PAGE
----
You may be able to collect and haul away the chloride brine to your local wastewater treatment plant. If this is not feasible, we can add our adsorbent unit that will bind all of the chloride into a solid. The solid adsorbent is separated from the water/ ammonia solution, allowing all the liquid to be reused.
The system has five major components:
The pre-treatment consists of one or more particulate filters. The ion exchange module
- Ion Exchange Resin Tanks
- Supply Pump
The brine processing module contains the ammonium bicarbonate supply and pump, and a separations module that creates the two smaller brine 2 and brine flows.
The optional chloride adsorption module contains a mixing tank, adsorbent supply, and solid liquid separation unit.
Control and communications of the system is run by an industry standard programmable action controller.
System Design & Configuration
The design process starts with a standard irrigation suitability report for your irrigation water. This report is used to configure the static and dynamic parameters needed to size and control your system. The report also includes a detailed analysis of the treated water and brine. See figure 4 for an example.
Once we have the design parameters, we can provide you a detailed cost estimate for the system. Additional permits and other site work may be required to integrate our system into your existing irrigation and nutrient control system.
In figure 4, we see that the total flow of 100 GPM has been separated into two streamsa treated stream at 60 GPM and an untreated bypass stream of 40 GPM. Note that this customer will see their chloride, nitrate, and sulfate drop by about 60% as the ion exchange systems adsorbs 60% of the total. As the anions are adsorbed, they will displace bicarbonate ions (HCO3) into your water.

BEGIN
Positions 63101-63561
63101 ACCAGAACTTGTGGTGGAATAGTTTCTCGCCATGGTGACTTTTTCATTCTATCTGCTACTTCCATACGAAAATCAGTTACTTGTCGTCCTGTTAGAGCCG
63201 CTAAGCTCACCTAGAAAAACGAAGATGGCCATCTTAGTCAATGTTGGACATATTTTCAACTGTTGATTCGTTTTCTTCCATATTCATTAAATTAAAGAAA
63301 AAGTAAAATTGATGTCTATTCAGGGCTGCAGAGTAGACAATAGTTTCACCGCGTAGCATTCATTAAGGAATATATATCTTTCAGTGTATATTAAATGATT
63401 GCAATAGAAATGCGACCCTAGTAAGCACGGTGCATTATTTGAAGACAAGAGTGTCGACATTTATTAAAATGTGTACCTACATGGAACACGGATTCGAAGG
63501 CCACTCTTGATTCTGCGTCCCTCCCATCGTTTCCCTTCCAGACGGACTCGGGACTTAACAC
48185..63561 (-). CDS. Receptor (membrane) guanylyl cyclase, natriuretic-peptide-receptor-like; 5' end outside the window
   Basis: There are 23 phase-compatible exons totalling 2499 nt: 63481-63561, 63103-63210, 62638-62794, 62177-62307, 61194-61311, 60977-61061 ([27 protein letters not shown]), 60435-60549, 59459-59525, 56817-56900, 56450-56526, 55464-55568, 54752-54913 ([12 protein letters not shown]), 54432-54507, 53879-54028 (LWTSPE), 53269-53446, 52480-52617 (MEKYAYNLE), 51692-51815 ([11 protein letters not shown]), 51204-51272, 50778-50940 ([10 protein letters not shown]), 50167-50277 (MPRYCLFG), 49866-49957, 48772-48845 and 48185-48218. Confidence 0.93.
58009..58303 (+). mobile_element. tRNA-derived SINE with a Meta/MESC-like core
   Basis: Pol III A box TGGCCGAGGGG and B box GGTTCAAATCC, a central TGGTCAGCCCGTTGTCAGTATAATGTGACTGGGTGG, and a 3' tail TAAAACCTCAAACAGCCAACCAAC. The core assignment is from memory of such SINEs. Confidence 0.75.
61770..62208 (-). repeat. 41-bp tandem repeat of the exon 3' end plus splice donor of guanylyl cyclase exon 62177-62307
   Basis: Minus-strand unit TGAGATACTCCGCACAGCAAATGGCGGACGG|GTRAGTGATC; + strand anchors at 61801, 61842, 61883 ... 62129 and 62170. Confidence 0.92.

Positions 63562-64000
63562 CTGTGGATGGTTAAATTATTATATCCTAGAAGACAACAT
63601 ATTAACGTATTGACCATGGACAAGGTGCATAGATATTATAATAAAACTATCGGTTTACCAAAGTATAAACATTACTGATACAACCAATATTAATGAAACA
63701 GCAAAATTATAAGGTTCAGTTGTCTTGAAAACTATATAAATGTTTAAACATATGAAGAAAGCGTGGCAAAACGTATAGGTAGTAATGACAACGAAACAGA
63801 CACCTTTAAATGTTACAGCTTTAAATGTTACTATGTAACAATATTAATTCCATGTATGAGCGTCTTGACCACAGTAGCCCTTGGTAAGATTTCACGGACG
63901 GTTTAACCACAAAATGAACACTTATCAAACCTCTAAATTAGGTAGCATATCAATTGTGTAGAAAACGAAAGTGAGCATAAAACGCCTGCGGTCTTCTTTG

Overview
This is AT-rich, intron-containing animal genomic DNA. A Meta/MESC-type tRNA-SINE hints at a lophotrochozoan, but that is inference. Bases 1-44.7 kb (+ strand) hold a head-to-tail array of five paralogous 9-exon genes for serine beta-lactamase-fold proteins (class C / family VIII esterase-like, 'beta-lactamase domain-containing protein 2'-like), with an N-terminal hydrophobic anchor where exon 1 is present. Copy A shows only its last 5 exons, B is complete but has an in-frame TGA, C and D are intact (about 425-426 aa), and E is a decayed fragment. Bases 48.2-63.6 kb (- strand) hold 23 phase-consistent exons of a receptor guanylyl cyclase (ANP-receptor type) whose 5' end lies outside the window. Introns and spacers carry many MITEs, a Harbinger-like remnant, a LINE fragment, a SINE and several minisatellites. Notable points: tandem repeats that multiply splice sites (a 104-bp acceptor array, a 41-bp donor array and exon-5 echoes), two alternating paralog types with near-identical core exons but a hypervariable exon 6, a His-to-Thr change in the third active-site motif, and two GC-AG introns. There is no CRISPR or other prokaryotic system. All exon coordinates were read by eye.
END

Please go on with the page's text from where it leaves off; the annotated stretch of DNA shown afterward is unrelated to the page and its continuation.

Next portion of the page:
Note: This system design output diagram does not show the effect of our brine processing subsystem (reduces total brine to approximate 1 to 2 percent of total flow.
Optimizing the System Design
We can help you optimize the system design and operational costs for the most cost effective solution. The most important factors for optimization are:
- The blending strategy to minimize the amount of water to be treated
- Regeneration time schedule to match your daily irrigation sets
- Optimize the brine processing to reuse as much of the water and ammonium bicarbonate as possible.
Acquiring Our System
There are three methods for acquiring our systems. These are:
The subscription method has the lowest up front cost to you but requires a monthly payment. It is similar to a lease but a big difference is that we do all maintenance and repairs.
Purchasing a system eliminates the monthly subscription payment but you must choose how you will maintain your system. We can do some of this for you with an extended maintenance contract.
For customers that need to install multiple systems, we can develop a licensing agreement that gives you the right to assemble, build, and operate our Biotreat systems. This is the overall lowest cost of acquisition (CAPEX) and operating costs (OPEX).